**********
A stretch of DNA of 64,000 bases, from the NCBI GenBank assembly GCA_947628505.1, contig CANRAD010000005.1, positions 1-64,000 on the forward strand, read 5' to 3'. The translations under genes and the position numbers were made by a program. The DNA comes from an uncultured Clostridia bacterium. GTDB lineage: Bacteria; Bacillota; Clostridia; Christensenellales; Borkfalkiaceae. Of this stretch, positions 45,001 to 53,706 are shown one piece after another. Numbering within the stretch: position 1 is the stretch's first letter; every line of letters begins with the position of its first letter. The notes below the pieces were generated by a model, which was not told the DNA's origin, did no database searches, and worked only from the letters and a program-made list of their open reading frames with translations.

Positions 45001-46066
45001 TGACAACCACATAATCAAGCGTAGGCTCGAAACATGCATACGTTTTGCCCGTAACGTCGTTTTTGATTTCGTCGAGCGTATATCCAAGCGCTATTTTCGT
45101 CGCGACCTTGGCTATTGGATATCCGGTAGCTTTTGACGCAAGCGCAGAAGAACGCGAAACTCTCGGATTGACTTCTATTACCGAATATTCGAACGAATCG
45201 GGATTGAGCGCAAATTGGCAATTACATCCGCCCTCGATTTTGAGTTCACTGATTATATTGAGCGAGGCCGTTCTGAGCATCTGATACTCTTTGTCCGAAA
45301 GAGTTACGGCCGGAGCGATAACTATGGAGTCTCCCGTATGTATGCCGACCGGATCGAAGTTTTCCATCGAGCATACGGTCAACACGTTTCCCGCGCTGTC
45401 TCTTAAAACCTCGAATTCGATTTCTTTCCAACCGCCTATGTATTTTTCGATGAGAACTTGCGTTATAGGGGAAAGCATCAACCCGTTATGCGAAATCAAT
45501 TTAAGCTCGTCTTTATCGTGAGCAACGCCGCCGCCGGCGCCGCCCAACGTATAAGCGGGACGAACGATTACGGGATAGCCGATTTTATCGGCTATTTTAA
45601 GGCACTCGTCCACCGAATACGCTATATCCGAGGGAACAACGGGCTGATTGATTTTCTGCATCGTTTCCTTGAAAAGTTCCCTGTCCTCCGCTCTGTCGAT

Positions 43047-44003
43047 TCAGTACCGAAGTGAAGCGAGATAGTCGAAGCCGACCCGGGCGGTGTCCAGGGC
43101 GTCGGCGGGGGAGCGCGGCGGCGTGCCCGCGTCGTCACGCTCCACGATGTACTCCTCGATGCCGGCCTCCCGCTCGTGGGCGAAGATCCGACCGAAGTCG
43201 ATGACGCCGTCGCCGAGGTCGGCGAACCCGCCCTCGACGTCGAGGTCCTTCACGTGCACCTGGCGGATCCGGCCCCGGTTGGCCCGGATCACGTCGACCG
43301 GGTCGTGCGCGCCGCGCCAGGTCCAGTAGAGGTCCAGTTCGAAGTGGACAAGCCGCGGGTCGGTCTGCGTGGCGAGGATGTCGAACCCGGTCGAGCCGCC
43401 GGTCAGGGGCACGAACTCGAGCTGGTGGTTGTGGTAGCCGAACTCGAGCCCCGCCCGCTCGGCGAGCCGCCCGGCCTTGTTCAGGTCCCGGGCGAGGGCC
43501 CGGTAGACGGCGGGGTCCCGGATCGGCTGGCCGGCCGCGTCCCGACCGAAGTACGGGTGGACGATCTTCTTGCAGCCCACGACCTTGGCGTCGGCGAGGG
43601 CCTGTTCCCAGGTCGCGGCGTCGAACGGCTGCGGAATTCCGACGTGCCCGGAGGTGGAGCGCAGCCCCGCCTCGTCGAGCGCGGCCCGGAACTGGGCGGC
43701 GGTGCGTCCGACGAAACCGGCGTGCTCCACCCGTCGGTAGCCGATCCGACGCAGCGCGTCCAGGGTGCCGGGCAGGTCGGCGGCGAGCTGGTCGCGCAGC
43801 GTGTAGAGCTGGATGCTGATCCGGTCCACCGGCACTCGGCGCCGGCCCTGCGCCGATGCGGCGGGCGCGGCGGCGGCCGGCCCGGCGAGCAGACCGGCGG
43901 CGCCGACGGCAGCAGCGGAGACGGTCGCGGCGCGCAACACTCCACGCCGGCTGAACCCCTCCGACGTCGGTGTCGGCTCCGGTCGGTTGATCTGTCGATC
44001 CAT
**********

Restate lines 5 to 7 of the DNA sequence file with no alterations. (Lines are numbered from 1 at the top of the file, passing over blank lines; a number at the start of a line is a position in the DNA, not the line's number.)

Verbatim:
45201 GGATTGAGCGCAAATTGGCAATTACATCCGCCCTCGATTTTGAGTTCACTGATTATATTGAGCGAGGCCGTTCTGAGCATCTGATACTCTTTGTCCGAAA
45301 GAGTTACGGCCGGAGCGATAACTATGGAGTCTCCCGTATGTATGCCGACCGGATCGAAGTTTTCCATCGAGCATACGGTCAACACGTTTCCCGCGCTGTC
45401 TCTTAAAACCTCGAATTCGATTTCTTTCCAACCGCCTATGTATTTTTCGATGAGAACTTGCGTTATAGGGGAAAGCATCAACCCGTTATGCGAAATCAAT